welfare. While this may increase your business expense and negatively affect your
bottom line, looking after your employees will benefit you in other ways.

Compliance:
As an owner, you are required by law to provide certain benefits for the welfare of
your employees. You may have to match the Social Security taxes your employees
pay and obtain a worker's compensation insurance policy. If you terminate an
employee, you may have to funds to extend his health insurance.
Hiring and Retention:
The benefits an employee receives from his employer for his welfare are often a
significant reason why he decides to accept a job offer. As such, providing
employee benefits allow you to compete with other businesses to recruit and retain
qualify employees. If other employers offer better benefits, good employees may
choose to go there.
Employees Motivation:
By providing a plan that's good for employees' welfare, you show them that you
value them. This can help make them feel welcome and happy in your company,
motivating them to work harder. If your health plan has wellness coverage and
preventative care, employees are more likely to stay healthy, cutting down on
absenteeism and sick days.
Employees' Well-Being:
For companies that have a large base of employees working under stressful
conditions or living away from family, it is important to look at fostering personal
happiness and professional growth. Investing in employees pays dividends in terms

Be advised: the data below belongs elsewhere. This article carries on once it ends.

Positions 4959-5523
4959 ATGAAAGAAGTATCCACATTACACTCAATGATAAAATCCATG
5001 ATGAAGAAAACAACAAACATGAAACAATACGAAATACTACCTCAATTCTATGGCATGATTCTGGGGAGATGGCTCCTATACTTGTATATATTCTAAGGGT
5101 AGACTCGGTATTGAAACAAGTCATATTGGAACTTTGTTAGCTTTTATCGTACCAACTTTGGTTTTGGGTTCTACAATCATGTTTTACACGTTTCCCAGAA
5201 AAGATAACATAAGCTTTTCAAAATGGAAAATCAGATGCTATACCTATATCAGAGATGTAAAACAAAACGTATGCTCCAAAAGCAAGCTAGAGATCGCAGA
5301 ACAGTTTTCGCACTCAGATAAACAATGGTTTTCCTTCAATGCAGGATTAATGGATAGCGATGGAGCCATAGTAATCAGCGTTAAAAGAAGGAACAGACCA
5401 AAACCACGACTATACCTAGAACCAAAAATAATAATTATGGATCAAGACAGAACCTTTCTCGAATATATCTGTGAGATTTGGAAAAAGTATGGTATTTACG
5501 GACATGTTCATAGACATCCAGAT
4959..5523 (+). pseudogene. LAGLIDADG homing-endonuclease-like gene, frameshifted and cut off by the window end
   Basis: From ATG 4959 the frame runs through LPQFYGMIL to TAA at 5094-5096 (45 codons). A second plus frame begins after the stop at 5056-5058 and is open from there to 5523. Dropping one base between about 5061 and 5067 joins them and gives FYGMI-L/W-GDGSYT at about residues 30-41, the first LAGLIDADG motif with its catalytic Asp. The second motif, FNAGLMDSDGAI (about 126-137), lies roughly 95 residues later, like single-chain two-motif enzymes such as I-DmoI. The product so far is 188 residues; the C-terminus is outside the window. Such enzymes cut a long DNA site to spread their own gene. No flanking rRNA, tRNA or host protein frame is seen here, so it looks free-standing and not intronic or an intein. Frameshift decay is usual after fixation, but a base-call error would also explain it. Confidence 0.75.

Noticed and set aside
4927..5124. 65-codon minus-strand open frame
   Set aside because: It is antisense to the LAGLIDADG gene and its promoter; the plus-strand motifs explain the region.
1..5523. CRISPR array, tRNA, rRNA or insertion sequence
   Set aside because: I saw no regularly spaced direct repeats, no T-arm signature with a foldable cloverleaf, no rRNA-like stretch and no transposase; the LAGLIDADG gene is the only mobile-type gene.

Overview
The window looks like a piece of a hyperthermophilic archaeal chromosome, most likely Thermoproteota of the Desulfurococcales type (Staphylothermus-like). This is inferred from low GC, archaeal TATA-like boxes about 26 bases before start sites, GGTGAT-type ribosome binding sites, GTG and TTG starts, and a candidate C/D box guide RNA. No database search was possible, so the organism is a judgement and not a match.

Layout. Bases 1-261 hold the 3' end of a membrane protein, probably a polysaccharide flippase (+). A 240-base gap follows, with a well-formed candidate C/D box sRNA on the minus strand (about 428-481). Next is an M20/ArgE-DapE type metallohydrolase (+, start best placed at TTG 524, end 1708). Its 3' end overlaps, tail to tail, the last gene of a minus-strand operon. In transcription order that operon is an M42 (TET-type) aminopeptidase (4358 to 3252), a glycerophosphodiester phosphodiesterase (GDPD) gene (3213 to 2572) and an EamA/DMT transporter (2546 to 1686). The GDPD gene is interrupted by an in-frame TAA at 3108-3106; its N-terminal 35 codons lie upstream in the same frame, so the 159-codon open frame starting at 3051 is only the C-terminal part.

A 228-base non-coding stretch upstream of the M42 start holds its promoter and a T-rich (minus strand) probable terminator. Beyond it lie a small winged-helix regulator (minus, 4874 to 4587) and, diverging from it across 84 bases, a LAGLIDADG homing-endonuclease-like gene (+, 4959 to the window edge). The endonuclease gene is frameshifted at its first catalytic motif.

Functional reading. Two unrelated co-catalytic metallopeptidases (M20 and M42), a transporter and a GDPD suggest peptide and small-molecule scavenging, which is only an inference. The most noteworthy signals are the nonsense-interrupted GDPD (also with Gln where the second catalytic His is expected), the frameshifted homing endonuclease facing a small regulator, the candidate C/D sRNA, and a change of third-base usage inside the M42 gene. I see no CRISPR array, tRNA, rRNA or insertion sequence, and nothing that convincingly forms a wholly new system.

of higher productivity and greater loyalty
Company Image:
Providing a good employee welfare plan reflects well on your business, building a
good company image. It may even earn you some press coverage, giving you free

publicity to improve awareness among potential customers. This may boost your
sales and increase your profits.
Features of Employee Welfare
Employee welfare is a comprehensive term including various services,
facilities and amenities provided to employees for their betterment.
Welfare measures are in addition to regular wages and other economic
benefits available to employees under legal provisions and collective
bargaining.
The basic purpose of employee welfare is to improve the lot of the working
class and thereby make a worker a good employee and a happy citizen.
Employee welfare is an essential part of social welfare. It involves
adjustment of an employee's work life and family life to the community or
social life.
Welfare measures may be both voluntary and statutory.
How to Develop an Effective Employee Welfare Program
Conduct employee surveys to understand their needs and expectations
Indentify key areas of building skills and engagement and facilitating
trainings for the same
Propose solutions for personal upkeep, family uplifting and future security

Create opportunities for greater synergies between the management and


employees
Conduct impact assessments and feedback surveys
Q. Write a short note on: Annual leave with wages
(1) Every worker who has worked for a period of 240 days or more in a factory
during a calendar year shall be allowed during the subsequent calendar year, leave
with wages for a number of days calculated at the rate of :i.

if an adult, one day for every twenty days of work performed by him during
the previous calendar year ;

ii.

if a child, one day for every fifteen days of work performed by him during
the previous calendar year.
Explanation1: For the purposes of this sub-section :a. any days of lay-off; by agreement or contract or as permissible under the
standing orders;
b. in the case of a female worker, maternity leave for any number of days not
exceeding twelve weeks; and
c. the leave earned in the year prior to that in which the leave is enjoyed; shall
be deemed to be days on which the worker has worked in a factory for the
purpose of computation of the period of 240 days or more, but he shall not
earn leave for these days.

Explanation 2: The leave admissible under this sub-section shall be